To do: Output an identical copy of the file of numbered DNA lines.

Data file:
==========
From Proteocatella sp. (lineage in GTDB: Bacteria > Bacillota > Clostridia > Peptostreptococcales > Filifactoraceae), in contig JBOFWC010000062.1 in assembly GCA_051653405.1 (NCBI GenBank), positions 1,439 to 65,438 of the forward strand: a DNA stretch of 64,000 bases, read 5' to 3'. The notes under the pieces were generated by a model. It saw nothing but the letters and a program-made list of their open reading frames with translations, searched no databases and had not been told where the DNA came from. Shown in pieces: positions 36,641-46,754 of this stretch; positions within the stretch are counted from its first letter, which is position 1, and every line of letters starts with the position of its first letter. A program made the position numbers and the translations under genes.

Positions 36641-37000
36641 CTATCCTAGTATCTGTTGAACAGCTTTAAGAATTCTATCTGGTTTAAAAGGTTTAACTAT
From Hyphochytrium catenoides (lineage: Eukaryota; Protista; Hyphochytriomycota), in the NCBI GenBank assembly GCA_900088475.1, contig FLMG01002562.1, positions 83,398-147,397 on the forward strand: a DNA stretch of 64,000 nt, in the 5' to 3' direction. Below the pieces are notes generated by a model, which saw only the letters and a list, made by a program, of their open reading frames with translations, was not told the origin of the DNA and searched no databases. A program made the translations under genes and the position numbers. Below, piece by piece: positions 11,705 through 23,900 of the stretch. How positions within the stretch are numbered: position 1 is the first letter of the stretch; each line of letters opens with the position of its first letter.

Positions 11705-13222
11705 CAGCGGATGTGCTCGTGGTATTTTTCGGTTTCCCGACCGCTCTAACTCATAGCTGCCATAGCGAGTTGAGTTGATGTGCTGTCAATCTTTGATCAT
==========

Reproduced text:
From Proteocatella sp. (lineage in GTDB: Bacteria > Bacillota > Clostridia > Peptostreptococcales > Filifactoraceae), in contig JBOFWC010000062.1 in assembly GCA_051653405.1 (NCBI GenBank), positions 1,439 to 65,438 of the forward strand: a DNA stretch of 64,000 bases, read 5' to 3'. The notes under the pieces were generated by a model. It saw nothing but the letters and a program-made list of their open reading frames with translations, searched no databases and had not been told where the DNA came from. Shown in pieces: positions 36,641-46,754 of this stretch; positions within the stretch are counted from its first letter, which is position 1, and every line of letters starts with the position of its first letter. A program made the position numbers and the translations under genes.

Positions 36641-37000
36641 CTATCCTAGTATCTGTTGAACAGCTTTAAGAATTCTATCTGGTTTAAAAGGTTTAACTAT
From Hyphochytrium catenoides (lineage: Eukaryota; Protista; Hyphochytriomycota), in the NCBI GenBank assembly GCA_900088475.1, contig FLMG01002562.1, positions 83,398-147,397 on the forward strand: a DNA stretch of 64,000 nt, in the 5' to 3' direction. Below the pieces are notes generated by a model, which saw only the letters and a list, made by a program, of their open reading frames with translations, was not told the origin of the DNA and searched no databases. A program made the translations under genes and the position numbers. Below, piece by piece: positions 11,705 through 23,900 of the stretch. How positions within the stretch are numbered: position 1 is the first letter of the stretch; each line of letters opens with the position of its first letter.

Positions 11705-13222
11705 CAGCGGATGTGCTCGTGGTATTTTTCGGTTTCCCGACCGCTCTAACTCATAGCTGCCATAGCGAGTTGAGTTGATGTGCTGTCAATCTTTGATCAT